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3,600 Years Later, Climate Change Turns Mammoths Into $40M Market

Mammoth

In one of the world’s last great wildernesses, an underground business has been running for years—clandestine crews of treasure hunters digging up hundreds of tonnes of remains of animals thousands of years old to sell in million-dollar global markets. Melting permafrost is fuelling a new and dangerous ‘gold rush’ in deep Siberia all thanks to global warming and a near-universal ban on ivory trade.

Mammoth tusks have become a hot item ever since Hong Kong, the world’s largest ivory market, committed to a total ban on elephant ivory trade by 2011.  

It’s been at least 3,600 years--about halfway the reign of the famous Egyptian pharaohs--since the last mammoths, an extinct species of woolly elephants, walked the face of the planet. That might sound like an incredibly long time by our standards; yet its an iota in the grand scheme of things considering the earliest fossils are dated to 3.4 billion years ago. In fact, mammoth remains are frequently so well preserved that a permafrost mammoth, tens of thousands of years old, was once served for dinner.

Environmental harm

So, it’s little wonder that their much harder tusks are sometimes discovered still in pristine condition—good enough to fuel a $40-million-a-year market.

According to Russian officials, woolly mammoth ivory preserved in the country’s permafrost-dominated Yakutia region now makes up to 80 percent of Russia’s illegal trade in unregulated elephant ivory. The prize is huge—officials have estimated that trade in these relics can reach up to $40 million a year.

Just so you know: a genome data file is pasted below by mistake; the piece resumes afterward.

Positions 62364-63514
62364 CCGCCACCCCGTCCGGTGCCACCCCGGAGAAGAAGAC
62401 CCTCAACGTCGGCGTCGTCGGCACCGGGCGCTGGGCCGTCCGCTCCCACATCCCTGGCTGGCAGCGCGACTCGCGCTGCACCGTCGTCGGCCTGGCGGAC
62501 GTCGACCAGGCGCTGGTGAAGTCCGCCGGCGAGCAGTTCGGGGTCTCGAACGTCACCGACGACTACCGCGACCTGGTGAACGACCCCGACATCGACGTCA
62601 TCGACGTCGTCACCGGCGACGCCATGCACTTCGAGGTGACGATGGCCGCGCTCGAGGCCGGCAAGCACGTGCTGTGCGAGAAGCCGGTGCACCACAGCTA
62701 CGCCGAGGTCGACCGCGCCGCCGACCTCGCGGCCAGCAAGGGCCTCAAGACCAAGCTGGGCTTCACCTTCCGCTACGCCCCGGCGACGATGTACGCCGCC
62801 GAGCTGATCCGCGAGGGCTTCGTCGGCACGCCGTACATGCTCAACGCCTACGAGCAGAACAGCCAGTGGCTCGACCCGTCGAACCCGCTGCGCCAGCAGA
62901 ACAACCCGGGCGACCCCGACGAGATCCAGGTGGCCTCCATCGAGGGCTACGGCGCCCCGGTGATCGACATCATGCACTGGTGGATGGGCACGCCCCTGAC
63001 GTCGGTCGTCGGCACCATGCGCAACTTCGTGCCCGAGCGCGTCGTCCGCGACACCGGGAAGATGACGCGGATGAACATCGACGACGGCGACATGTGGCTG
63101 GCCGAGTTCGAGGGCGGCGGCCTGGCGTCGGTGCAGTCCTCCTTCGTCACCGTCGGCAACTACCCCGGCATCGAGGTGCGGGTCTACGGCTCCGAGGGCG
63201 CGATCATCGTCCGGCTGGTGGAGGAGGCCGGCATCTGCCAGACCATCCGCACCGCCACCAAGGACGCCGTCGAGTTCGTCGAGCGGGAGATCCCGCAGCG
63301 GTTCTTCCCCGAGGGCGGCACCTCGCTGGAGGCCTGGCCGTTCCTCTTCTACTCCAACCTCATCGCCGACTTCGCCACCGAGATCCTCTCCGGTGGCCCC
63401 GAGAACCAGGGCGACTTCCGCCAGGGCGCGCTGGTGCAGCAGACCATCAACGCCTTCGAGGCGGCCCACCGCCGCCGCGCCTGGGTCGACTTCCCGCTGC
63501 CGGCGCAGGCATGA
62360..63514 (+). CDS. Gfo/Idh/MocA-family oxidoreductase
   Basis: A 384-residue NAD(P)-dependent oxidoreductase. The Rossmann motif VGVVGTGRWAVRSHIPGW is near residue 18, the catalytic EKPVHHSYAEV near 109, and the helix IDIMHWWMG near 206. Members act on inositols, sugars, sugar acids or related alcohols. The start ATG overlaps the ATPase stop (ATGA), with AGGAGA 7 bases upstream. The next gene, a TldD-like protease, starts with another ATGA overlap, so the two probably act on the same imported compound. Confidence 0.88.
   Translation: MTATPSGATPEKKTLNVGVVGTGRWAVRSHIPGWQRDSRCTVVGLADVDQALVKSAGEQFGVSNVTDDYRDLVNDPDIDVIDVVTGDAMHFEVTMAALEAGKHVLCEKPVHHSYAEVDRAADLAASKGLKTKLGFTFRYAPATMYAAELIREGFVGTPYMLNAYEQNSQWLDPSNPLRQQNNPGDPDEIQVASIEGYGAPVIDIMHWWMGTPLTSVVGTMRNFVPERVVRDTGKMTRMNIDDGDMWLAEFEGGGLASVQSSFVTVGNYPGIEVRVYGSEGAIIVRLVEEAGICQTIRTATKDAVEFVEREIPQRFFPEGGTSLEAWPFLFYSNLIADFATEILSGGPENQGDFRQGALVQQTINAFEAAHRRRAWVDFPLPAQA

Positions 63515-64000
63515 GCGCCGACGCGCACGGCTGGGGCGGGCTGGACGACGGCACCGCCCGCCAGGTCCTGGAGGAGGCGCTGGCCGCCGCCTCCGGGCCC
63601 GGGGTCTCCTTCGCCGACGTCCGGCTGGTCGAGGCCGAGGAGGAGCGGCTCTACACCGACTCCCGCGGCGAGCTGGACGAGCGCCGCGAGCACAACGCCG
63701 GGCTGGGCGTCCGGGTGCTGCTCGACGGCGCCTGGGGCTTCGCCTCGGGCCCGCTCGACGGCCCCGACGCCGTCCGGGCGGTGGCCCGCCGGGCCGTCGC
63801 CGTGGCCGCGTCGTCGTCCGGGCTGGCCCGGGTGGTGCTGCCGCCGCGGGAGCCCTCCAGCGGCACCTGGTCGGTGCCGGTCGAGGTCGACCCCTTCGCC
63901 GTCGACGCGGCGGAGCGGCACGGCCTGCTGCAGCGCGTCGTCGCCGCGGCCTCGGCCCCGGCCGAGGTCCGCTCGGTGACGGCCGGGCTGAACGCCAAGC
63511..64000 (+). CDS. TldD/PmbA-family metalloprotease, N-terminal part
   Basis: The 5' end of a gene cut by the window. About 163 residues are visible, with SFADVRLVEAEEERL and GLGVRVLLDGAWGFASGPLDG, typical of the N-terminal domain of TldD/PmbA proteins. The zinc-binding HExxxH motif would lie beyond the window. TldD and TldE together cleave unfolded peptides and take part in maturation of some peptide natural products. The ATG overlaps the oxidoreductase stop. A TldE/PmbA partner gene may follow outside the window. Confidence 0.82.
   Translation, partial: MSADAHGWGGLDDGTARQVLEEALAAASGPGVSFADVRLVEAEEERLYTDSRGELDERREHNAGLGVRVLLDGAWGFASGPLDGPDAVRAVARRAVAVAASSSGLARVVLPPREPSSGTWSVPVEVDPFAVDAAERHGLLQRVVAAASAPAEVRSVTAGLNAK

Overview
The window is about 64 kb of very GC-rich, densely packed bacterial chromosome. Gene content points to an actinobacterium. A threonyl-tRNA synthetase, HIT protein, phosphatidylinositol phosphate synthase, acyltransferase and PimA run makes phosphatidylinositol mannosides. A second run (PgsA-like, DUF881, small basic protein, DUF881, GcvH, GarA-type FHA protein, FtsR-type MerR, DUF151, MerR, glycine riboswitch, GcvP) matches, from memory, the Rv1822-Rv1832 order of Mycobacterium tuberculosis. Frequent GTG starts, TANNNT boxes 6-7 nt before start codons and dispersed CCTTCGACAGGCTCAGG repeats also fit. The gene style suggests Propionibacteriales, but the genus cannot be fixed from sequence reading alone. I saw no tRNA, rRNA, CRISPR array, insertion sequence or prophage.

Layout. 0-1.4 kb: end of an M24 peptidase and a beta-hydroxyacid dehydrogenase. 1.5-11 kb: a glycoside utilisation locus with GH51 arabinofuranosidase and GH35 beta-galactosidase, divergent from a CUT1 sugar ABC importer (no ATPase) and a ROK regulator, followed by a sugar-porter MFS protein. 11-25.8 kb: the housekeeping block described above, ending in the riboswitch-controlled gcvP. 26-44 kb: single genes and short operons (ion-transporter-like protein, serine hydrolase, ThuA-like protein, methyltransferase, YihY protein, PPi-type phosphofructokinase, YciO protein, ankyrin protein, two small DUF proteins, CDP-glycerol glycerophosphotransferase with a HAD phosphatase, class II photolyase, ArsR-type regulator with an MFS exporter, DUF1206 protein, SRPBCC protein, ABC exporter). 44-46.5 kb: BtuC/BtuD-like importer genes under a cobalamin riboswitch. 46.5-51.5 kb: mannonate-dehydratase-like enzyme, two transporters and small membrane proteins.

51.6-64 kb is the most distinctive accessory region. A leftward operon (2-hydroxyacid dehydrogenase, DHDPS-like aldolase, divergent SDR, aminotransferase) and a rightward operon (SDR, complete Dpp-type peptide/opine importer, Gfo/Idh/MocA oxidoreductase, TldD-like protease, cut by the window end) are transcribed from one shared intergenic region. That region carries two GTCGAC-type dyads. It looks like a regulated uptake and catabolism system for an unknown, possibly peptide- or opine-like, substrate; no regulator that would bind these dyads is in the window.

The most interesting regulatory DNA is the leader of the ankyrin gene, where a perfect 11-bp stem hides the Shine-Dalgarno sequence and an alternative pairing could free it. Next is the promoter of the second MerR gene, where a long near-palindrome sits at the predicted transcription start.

Related: Why GDP Is A Terrible Way To Measure The Economy

Prospectors typically dig up the fossils during the bright summer months using simple hand tools including merely using water pumps to blast jets of water at layers of earth to unveil hidden treasures. But amid growing demand, local firms are now turning to more sophisticated methods including using divers to search for mammoth remains in remote riverbeds only accessible by motherboards—all of which can damage local ecosystems and cause environmental harm.

The solution is not as simple as it might appear at first glance. 

Local officials have warned that an outright ban on harvesting mammoth remains would equate to disenfranchising local populations who have a right to collect a limited amount of tusks in their habitats and live off the proceeds. And these are not trivial by any stretch of the imagination—mining for mammoth tusks can dig up to 100 tonnes per year with estimates that Yakutia’s unearthed reserves of mammoth fossils amounts to 500,000 tonnes.

But the biggest driver of it all is that there’s a ready market. China has emerged as the biggest buyer of these fossils, with traders rationalizing its an ethical alternative to poaching ivory from Africa’s dwindling elephant populations.

Protecting the woolly mammoth

So, what does the international community think about this? After all, the UN has already sounded the alarm that current living species are declining at an unprecedented rate in human history—and we certainly do not need many more joining the ranks of the long-dead beast.

Well, in a first, the international community appears quite sympathetic and has promised to review a proposal to give protected status to the extinct woolly mammoth.The proposal is set to be discussed at the global CITES (Convention on International Trade in Endangered Species of Wild Fauna and Flora) conference from 17-28 August this year.

For more information on this unfolding situation, you can watch the Passions for the Mammoth film, which dishes out an interesting take that the mammoth can help save the world’s largest land-dwelling animal--the African elephant--which is listed as a vulnerable species by the IUCN (International Union for Conservation of Nature).

By Alex Kimani for SafeHaven.com

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